Samsung Galaxy Gear: Smartwatches on the Verge

Samsung released the Samsung Galaxy Gear smartwatch in over 140 countries last week, but the U.S. won’t see it until early this month. Samsung is sending a clear signal to Apple that the competition between the companies will continue. Samsung and Apple have a history of heated competition in the smartphone space, the tablet space, and even the courthouse. Now add smartwatches to the list. But what really remains to be seen is whether there is a smartwatch market at all.

Samsung Galaxy Gear

According to The Verge, the Samsung Galaxy Gear will use a Bluetooth connection through a Samsung smartphone to drive its connectivity. The device will initially be compatible with the Galaxy Note 3 and the Galaxy Note 10.1 2014 edition, with later updates to make it compatible with the Galaxy S4, S3, and Note 2. The expectation is that, eventually, any device capable of running Android 4.3 will be compatible.

The smartwatch itself includes a host of impressive hardware: a 1.9-megapixel camera, a 1.63-inch Super AMOLED screen, 4GB of storage, an 800-MHz Exynos processor, a speaker, and two microphones. Above and beyond keeping time, the smartwatch can let you make and receive phone calls, shoot 720p video, manage some aspects of your smartphone, and run its own applications. Samsung has more than 70 apps to choose from, and that number is expected to grow significantly.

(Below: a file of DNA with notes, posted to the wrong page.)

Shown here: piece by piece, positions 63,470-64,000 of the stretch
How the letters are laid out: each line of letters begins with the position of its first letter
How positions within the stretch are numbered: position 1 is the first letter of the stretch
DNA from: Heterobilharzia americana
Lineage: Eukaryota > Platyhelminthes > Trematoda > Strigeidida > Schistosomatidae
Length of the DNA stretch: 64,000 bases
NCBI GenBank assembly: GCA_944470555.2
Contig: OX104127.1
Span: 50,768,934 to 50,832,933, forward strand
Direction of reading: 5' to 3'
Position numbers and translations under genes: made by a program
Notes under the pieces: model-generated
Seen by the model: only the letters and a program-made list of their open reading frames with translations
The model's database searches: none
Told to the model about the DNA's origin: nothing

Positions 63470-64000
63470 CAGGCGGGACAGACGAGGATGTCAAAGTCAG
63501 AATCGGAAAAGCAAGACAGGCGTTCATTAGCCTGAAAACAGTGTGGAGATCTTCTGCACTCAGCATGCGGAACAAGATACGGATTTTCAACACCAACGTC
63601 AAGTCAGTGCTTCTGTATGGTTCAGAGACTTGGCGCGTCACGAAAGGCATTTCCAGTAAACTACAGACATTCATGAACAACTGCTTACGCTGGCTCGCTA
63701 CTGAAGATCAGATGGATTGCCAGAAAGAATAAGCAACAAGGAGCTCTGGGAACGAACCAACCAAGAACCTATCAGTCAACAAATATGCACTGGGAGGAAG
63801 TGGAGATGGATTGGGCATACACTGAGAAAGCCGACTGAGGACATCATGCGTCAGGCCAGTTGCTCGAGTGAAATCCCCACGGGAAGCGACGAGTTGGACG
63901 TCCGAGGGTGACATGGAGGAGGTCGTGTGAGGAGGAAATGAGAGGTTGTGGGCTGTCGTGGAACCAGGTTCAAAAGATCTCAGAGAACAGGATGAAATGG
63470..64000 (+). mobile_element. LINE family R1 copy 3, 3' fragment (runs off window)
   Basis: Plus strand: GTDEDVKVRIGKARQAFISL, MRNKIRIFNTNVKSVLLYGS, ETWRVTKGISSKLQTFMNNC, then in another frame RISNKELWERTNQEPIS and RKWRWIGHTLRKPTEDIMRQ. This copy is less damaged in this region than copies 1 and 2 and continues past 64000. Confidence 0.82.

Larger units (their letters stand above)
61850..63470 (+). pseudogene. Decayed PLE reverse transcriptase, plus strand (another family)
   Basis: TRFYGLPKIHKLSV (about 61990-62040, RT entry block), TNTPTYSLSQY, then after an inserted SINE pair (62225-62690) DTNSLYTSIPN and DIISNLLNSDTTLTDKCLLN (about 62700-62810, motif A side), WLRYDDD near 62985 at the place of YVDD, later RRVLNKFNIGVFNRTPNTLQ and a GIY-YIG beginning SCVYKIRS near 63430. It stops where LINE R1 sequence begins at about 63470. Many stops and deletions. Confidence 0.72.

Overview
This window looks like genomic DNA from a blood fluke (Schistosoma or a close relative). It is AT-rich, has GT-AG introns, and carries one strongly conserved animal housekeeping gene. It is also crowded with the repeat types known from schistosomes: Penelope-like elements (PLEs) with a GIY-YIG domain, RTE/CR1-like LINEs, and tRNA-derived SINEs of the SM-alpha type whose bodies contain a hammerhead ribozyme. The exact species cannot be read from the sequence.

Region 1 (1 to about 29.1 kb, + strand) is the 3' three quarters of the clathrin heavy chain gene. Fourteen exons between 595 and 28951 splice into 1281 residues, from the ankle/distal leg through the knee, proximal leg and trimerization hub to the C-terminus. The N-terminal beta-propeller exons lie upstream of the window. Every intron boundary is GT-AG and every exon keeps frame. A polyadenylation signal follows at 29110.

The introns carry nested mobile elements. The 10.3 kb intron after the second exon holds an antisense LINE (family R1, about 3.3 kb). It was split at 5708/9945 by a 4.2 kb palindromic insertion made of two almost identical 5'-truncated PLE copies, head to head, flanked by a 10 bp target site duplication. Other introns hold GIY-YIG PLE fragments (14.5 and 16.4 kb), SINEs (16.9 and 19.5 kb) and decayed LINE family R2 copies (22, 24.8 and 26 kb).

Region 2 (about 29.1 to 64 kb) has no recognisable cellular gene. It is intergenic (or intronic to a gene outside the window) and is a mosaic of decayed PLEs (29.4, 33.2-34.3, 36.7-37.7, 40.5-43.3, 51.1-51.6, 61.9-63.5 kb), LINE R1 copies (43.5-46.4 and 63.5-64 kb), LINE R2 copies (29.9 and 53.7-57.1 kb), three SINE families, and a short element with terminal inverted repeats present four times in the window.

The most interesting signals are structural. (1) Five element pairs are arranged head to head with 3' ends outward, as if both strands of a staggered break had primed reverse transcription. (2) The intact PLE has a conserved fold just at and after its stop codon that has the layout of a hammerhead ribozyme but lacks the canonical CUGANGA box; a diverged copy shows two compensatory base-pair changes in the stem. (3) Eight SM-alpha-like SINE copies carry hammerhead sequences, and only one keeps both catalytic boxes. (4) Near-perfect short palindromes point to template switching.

The Smartwatch Market

The idea of a watch that’s Internet connected is not a new one. Microsoft, Casio and Samsung have previously released these devices, though they weren’t as sophisticated as the new generation. With the long-rumored Apple smartwatch (or iWatch, as the industry has dubbed it) still not announced, other companies are wise to get the jump on Apple to avoid a repeat of the iPad situation, in which Apple took a hold of the tablet market before other companies even realized there was one.

Just how wide open the smartwatch market is remains to be seen. The crowdfunded Pebble smartwatch is performing well and recently made a deal with AT&T to be available in stores for $150. Production costs are lower on watches than smartphones, so the lower price could see a niche form.

As International Business Times points out, smartwatch makers will be in competition not only with each other but also with the manufacturers of traditional watches, who have centuries of gear history behind them. If these devices are going to take off, they’ll have to be a lot more than just an extension of a smartphone or tablet sitting a few feet away.

The Samsung Galaxy Gear will go on sale in October, just in time for the busy Christmas shopping season. The price will be set at $299, which seems high, but will surely drop when other devices hit the market. It remains to be seen if smartwatches will just be a fad or if tech lovers will make it a must-have addition to their daily lives.

Image courtesy of Wikipedia.